The Main Activities
This education-to-business partnership development for a knowledge-based economy is receiving increased attention in Rwanda. The first step to reach this promising goal is to create a collaborative mind-set within HEIs and support collaborations within the whole of the agricultural sector. This implies that government, education institutions and business join forces towards practical education and knowledge building serving as the stepping stone towards a knowledge-based economy. However, as it is new to the involved parties, a continuous cycle of learning, adapting and improving will pave the road towards the ultimate goal of a more knowledge-based economy in Rwanda.
Based on studies, round table meetings and workshops, parties were invited to send in a concept note for the establishment of a STIC. Shortlisted applicants were asked to further elaborate their proposition in a full proposal from which five STIC partnerships were selected to start working towards a commercial operation date and their implementation of project activities. The five STICs currently are procuring their hardware through the SEAD/STIC hardware fund that amounts to €2.5mln, averaging €0.5mln per STIC. Besides these funds, the STIC partner have brought in co-funding, among other through availing the plot for the venue, technical staff and management & coordination.
A Case Study: Centre for Dairy Training, Research and Business | UR-CAVM, IPRC Musanze & Alpha Milk Company Ltd.
This STIC is a centre for integrated dairy technologies, whereby private company -Alpha Milk Company Ltd (AMC)- collaborates with the University of Rwanda (UR) and Integrated Polytechnic College in Musanze (IPRC Musanze) to develop ghee and fruit yoghurt. AMC currently produces fresh milk, fermented milk and cheese and with the support of Nuffic, the partners are able to obtain processing equipment to diversify their product portfolio. The partners see this as a good business opportunity as milk production in Rwanda is expected to increase while, due to poor logistics and processing capacity, currently a lot of milk is spilled.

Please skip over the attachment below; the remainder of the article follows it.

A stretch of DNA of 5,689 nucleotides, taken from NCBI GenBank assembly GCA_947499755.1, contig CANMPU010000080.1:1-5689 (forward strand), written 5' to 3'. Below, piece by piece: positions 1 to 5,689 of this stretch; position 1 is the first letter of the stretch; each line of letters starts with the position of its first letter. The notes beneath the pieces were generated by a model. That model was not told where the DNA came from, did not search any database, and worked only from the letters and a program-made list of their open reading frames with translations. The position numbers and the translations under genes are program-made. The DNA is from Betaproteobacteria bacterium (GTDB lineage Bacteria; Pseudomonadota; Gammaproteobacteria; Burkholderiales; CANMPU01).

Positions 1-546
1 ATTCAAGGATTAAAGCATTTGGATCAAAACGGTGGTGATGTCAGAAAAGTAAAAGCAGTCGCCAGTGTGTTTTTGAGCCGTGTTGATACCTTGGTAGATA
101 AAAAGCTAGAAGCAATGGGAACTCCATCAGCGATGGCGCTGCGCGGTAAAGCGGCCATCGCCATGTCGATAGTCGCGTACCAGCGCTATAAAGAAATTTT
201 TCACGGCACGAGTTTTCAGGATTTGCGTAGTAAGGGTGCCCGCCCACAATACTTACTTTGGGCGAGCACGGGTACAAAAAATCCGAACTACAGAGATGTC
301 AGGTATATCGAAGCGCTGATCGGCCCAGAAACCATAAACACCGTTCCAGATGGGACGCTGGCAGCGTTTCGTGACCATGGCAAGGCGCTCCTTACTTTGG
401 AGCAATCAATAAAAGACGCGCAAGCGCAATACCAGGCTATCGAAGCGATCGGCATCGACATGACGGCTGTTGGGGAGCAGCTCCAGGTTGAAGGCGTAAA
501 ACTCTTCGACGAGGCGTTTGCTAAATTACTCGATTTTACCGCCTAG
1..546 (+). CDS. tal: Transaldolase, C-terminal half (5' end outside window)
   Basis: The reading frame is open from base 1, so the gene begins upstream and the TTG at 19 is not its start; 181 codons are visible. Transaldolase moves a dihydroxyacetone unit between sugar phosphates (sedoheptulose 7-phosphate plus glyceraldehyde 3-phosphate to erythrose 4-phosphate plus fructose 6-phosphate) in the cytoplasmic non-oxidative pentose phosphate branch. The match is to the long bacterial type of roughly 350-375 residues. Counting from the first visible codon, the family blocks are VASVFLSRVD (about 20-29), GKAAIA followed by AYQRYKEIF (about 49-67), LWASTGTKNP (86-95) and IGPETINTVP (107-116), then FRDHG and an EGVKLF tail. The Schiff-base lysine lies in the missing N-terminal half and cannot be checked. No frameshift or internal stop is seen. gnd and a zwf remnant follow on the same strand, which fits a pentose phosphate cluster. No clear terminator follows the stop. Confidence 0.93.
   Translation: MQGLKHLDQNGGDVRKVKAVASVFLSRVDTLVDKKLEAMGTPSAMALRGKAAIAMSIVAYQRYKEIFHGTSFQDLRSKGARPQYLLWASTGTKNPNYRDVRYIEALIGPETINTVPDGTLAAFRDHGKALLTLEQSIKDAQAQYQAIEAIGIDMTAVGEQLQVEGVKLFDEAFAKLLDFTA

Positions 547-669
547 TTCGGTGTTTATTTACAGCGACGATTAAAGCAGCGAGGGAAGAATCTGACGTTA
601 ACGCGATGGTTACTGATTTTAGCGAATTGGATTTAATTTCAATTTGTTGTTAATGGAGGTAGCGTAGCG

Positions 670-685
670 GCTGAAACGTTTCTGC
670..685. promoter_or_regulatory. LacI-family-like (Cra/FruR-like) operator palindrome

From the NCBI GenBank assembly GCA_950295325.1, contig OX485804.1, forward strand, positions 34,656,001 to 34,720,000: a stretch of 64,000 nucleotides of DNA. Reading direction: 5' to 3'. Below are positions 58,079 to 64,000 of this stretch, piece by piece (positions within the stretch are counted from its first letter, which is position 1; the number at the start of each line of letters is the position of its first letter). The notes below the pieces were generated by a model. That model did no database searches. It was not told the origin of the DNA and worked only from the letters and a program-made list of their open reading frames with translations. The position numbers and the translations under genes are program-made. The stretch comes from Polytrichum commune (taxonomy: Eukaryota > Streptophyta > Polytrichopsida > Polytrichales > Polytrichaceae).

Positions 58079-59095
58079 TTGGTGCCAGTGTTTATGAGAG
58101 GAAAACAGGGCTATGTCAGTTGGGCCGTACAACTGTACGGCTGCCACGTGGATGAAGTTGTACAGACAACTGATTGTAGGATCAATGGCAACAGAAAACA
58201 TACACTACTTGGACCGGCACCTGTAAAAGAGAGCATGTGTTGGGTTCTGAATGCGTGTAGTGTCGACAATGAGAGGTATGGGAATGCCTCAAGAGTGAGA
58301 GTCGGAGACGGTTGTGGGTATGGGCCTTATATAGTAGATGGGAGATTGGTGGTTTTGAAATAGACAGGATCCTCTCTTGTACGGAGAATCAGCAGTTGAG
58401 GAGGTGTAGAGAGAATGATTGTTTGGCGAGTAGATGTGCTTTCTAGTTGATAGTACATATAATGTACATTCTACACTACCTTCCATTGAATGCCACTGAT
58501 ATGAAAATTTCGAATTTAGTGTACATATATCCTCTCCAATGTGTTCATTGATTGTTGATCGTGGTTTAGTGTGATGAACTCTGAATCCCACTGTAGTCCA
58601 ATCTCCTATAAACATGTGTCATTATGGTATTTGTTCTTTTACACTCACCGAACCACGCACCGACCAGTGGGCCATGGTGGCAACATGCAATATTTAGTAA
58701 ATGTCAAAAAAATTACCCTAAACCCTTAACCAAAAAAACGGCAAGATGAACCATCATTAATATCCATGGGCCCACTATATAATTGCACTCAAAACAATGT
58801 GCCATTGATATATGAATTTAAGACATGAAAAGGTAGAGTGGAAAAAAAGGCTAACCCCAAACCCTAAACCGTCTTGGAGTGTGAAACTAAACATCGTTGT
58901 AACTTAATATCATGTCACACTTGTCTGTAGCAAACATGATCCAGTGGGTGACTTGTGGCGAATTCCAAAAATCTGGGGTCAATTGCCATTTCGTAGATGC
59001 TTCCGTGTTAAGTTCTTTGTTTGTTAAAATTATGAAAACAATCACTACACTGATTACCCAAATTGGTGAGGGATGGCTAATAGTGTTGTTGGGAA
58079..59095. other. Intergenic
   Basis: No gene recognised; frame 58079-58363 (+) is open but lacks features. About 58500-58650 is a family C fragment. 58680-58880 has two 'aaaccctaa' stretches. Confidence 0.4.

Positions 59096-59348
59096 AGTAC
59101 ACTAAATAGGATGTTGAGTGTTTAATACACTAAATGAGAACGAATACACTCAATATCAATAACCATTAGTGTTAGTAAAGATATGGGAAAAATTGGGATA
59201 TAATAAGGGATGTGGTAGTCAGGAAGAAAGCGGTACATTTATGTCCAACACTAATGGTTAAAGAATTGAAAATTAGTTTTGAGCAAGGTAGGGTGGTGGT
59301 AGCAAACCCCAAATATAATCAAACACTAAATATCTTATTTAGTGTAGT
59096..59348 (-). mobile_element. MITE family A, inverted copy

Secondly, the partners see an increase in the demand for flavoured yoghurt and ghee. With the knowledge of the education institutions and the business sense of the private company, the partners feel they can complement each other and run a viable business. Simultaneously, students can learn first-hand how to apply the skills they learned in the classroom while lecturers can use the facilities to enrich their lecturing practices as well as to conduct research. The partnership is therefore expected to provide a learning environment for students to gain practical skills relevant for future employers and stimulate research & innovation and entrepreneurship while addressing challenges in agricultural value chains.
A Case Study: Agro-tourism STIC | IPRC Karongi & Holland Greentech Rwanda Ltd.
The aim of the agro-tourism STIC is to link agriculture and tourism (agritourism) and improving practical education and research in both sectors. The STIC will comprise of an agritourism demonstration centre where horticulture produce is grown and sold, tourists can stay overnight on an island and consume off-farm produce in the restaurant. The STIC offers tourist visits to nearby farms and tourist attractions and an opportunity to work on farm. Agritourism is an innovative agricultural activity and has the capacity to create additional source of income and employment to the farmers and provide them with practical knowledge on how to benefit from the growing tourism sector in Karongi.
The STIC partnerships have entered a new phase where the focus shifts from ideation, partnership and proposal development to procurement of hardware and implementation. In terms of procurement, the tender packages are being finalized after which quotations will be requested and, based on procurement criteria and in consultation with the STICs, a supplier is chosen. In terms of partnership building the focus shifts to managing and maintaining the partnership. In the past two years the partners have started understanding what it means to partner, have made the case internally and to each other for partnering, have scoped the possibilities, have built relationships and have outlined their future work in a business case, project proposal and partnership agreement.